Adam Blauert: Big fun in 'Dinkey' package

July 17, 2012 

Last weekend I backpacked in the Dinkey Lakes Wilderness, east of Fresno. The name doesn't do the area justice. The lakes were named for a dog named "Dinkey" who saved his master from an angry grizzly bear. He didn't deserve his name, either.

The Dinkey Lakes Wilderness is one of the smaller Sierra wilderness areas, but it contains some really nice lakes and some surprisingly easy terrain. It's a great place to go if you're learning to backpack or aren't up for a difficult trip. The main trail access begins northeast of Shaver Lake. From the parking lot, it's less than two miles to the first of four lakes in a seven-mile semi-loop. I hiked it a couple of years ago as a moderate day hike. This time we returned with a first-time backpacker and made our camp at the first lake.

We're not sure how this spot earned its name "Mystery Lake." It's a beautiful subalpine lake with a granite ridge along its southern shore. The only mystery was how we found ourselves without any company on a Saturday night. Like most other "easy" backpacking destinations, this one is fairly popular. The sheer number of campsites spread out around the shoreline attests to it. In less than two miles, the trail only climbs 400 feet. When you reach the top of the second climb you'll be within sight of the lake. If you feel like continuing, Swede Lake is only about half mile further. South Lake is another half mile, and First Dinkey Lake a mile beyond. Side trails continue to a number of other lakes, all of which offer fishing opportunities.

A wilderness permit is required for overnight trips and can be obtained from Sierra National Forest in Prather. The station is on the way up to Shaver ( When you arrive in Shaver, turn right on Dinkey Creek Road. Turn left on Rock Creek Road about 10 miles beyond the town. The distance from the paved road to the trailhead is about 12 miles. A high clearance vehicle is recommended due to some serious bumps in the road, but four-wheel drive is not necessary. Turn right at the junction with Road 9S09 and again at 9S62. Usually there are signs, but this cannot always be guaranteed -- signs on forest roads have a bad habit of disappearing. For planning trips and finding your way on the trail, the Guide to the Dinkey Lakes Wilderness published by the USDA or Tom Harrison's Dinkey Lakes Wilderness Map are both excellent choices.

For some other relatively easy backpacking trips, you can also try:

Tuolumne River/Lyell Fork

Possibly the best "easy" trip in Yosemite, this is gentle four-mile walk starts at the Tuolumne Meadows Lodge and follows the river through a stunning canyon with only a 200-foot elevation gain in four miles. You must camp at least four miles from Tuolumne Meadows, but after that the choice is up to you. Campfires are allowed below 9,600 feet in the Yosemite Wilderness, which includes much of the Lyell Fork. For permits go to or call (209) 372-0740.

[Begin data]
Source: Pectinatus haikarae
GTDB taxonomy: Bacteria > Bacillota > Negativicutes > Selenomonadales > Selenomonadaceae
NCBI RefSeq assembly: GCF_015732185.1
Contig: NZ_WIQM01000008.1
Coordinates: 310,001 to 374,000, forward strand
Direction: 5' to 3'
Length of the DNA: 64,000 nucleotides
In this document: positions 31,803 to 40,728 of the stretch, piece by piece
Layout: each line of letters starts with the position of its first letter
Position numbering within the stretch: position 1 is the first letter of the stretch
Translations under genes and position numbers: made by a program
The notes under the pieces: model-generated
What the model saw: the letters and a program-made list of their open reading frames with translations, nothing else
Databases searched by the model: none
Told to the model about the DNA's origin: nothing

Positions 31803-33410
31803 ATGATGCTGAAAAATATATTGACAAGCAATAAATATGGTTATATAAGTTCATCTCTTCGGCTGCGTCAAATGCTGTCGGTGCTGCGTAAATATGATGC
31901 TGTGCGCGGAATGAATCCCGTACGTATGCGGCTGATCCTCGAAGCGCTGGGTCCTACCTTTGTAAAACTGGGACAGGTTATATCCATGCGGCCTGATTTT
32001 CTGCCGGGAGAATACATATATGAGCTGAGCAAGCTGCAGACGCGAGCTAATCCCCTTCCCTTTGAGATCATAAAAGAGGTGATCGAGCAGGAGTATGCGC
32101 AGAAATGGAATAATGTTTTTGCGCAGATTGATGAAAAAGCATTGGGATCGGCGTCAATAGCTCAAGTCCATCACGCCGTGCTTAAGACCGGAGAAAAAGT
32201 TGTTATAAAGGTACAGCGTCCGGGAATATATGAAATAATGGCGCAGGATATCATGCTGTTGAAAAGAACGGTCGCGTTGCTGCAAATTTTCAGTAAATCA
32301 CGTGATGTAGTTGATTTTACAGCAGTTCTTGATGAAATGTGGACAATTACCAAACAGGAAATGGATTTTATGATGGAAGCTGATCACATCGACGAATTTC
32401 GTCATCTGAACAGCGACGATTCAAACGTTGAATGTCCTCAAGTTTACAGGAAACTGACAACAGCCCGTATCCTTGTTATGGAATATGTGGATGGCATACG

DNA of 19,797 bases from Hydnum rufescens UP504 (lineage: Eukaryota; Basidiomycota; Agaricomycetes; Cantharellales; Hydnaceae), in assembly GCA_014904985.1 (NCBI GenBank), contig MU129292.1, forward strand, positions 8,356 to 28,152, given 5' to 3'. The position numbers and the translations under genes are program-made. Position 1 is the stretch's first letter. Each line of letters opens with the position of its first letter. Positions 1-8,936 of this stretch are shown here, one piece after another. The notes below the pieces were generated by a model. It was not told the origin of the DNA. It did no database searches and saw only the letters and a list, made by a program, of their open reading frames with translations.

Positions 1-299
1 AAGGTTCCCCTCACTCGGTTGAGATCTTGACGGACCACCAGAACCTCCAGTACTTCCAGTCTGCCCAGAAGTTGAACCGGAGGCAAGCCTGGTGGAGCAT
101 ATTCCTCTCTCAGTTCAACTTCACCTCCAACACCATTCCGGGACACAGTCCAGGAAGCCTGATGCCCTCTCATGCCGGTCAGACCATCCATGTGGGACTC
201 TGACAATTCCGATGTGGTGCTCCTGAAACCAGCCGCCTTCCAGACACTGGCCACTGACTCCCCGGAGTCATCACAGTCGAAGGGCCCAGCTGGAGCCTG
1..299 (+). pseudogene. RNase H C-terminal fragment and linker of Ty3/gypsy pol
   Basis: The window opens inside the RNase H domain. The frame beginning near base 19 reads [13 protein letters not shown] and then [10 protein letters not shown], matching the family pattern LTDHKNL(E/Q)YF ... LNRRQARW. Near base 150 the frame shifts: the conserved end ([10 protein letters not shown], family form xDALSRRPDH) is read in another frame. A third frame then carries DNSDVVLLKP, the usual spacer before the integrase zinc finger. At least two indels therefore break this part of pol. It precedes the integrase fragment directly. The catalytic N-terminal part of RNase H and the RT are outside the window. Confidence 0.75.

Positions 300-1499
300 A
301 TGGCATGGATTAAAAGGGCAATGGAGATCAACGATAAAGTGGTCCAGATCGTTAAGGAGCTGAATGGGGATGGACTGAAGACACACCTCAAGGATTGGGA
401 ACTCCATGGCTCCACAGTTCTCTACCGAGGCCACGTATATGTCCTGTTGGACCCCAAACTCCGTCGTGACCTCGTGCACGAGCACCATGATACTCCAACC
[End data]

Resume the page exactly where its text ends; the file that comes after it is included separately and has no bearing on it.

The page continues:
Twenty Lakes Basin

For a taste of high mountains and blue lakes above treeline, try the Twenty Lakes Basin in the Hoover Wilderness. The trail starts at Saddlebag Lake, just outside Yosemite's eastern entrance. Take the ferry across the lake ($11 adults, plus $5 for overnight packs) and pick up the loop trail to Greenstone, Steelhead, Shamrock, Odell, Helen, and Hummingbird Lakes. A number of other lakes are close to the trail and easily accessible with a bit of route finding. The entire loop is only about 5½ miles and the elevation gain is minimal. Campfires are not permitted. The road from Highway 120 to Saddlebag is unpaved, but passable for any vehicle if drive carefully. For permits, go to or call (760) 932-7070.

Camp and Bear Lakes

This pretty pair of Emigrant Wilderness lakes are 3½ miles from the trailhead at Crabtree near Dodge Ridge. Ironically, camping isn't permitted at Camp Lake, so hikers must continue on to Bear Lake. The elevation gain is only about 600 feet and the trail tends to meander up and down rather instead of climbing steeply. The road is unpaved and high clearance vehicles are strongly recommended. Campfires are allowed. For permits, go to or call (209) 586-3234.

Adam Blauert can be reached at

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